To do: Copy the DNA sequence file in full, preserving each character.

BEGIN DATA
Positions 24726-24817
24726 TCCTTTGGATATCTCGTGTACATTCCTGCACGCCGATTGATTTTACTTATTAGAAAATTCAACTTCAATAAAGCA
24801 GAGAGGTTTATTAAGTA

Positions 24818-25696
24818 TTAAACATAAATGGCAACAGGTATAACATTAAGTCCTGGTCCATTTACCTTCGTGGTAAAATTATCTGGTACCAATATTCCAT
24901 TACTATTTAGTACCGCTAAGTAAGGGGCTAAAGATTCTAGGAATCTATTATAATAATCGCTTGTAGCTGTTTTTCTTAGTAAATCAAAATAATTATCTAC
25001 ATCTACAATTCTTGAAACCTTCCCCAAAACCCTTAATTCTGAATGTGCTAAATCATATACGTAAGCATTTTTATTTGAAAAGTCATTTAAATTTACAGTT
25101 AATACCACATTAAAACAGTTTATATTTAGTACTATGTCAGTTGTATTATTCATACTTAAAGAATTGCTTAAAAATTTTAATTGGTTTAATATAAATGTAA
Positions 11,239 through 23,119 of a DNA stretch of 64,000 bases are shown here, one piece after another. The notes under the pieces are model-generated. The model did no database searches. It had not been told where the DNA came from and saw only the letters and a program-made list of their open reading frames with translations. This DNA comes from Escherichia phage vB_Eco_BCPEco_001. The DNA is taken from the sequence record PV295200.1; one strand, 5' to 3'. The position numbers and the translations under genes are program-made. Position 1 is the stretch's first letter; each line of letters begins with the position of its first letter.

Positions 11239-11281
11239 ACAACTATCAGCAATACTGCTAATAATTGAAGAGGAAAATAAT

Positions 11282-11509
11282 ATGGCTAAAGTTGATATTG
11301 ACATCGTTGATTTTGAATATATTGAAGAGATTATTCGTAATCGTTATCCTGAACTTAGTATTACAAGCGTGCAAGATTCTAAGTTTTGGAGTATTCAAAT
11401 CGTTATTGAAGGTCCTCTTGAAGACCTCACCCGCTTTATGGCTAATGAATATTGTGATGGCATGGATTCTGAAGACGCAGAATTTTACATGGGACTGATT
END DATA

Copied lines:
Positions 24726-24817
24726 TCCTTTGGATATCTCGTGTACATTCCTGCACGCCGATTGATTTTACTTATTAGAAAATTCAACTTCAATAAAGCA
24801 GAGAGGTTTATTAAGTA

Positions 24818-25696
24818 TTAAACATAAATGGCAACAGGTATAACATTAAGTCCTGGTCCATTTACCTTCGTGGTAAAATTATCTGGTACCAATATTCCAT
24901 TACTATTTAGTACCGCTAAGTAAGGGGCTAAAGATTCTAGGAATCTATTATAATAATCGCTTGTAGCTGTTTTTCTTAGTAAATCAAAATAATTATCTAC
25001 ATCTACAATTCTTGAAACCTTCCCCAAAACCCTTAATTCTGAATGTGCTAAATCATATACGTAAGCATTTTTATTTGAAAAGTCATTTAAATTTACAGTT
25101 AATACCACATTAAAACAGTTTATATTTAGTACTATGTCAGTTGTATTATTCATACTTAAAGAATTGCTTAAAAATTTTAATTGGTTTAATATAAATGTAA
Positions 11,239 through 23,119 of a DNA stretch of 64,000 bases are shown here, one piece after another. The notes under the pieces are model-generated. The model did no database searches. It had not been told where the DNA came from and saw only the letters and a program-made list of their open reading frames with translations. This DNA comes from Escherichia phage vB_Eco_BCPEco_001. The DNA is taken from the sequence record PV295200.1; one strand, 5' to 3'. The position numbers and the translations under genes are program-made. Position 1 is the stretch's first letter; each line of letters begins with the position of its first letter.

Positions 11239-11281
11239 ACAACTATCAGCAATACTGCTAATAATTGAAGAGGAAAATAAT

Positions 11282-11509
11282 ATGGCTAAAGTTGATATTG
11301 ACATCGTTGATTTTGAATATATTGAAGAGATTATTCGTAATCGTTATCCTGAACTTAGTATTACAAGCGTGCAAGATTCTAAGTTTTGGAGTATTCAAAT
11401 CGTTATTGAAGGTCCTCTTGAAGACCTCACCCGCTTTATGGCTAATGAATATTGTGATGGCATGGATTCTGAAGACGCAGAATTTTACATGGGACTGATT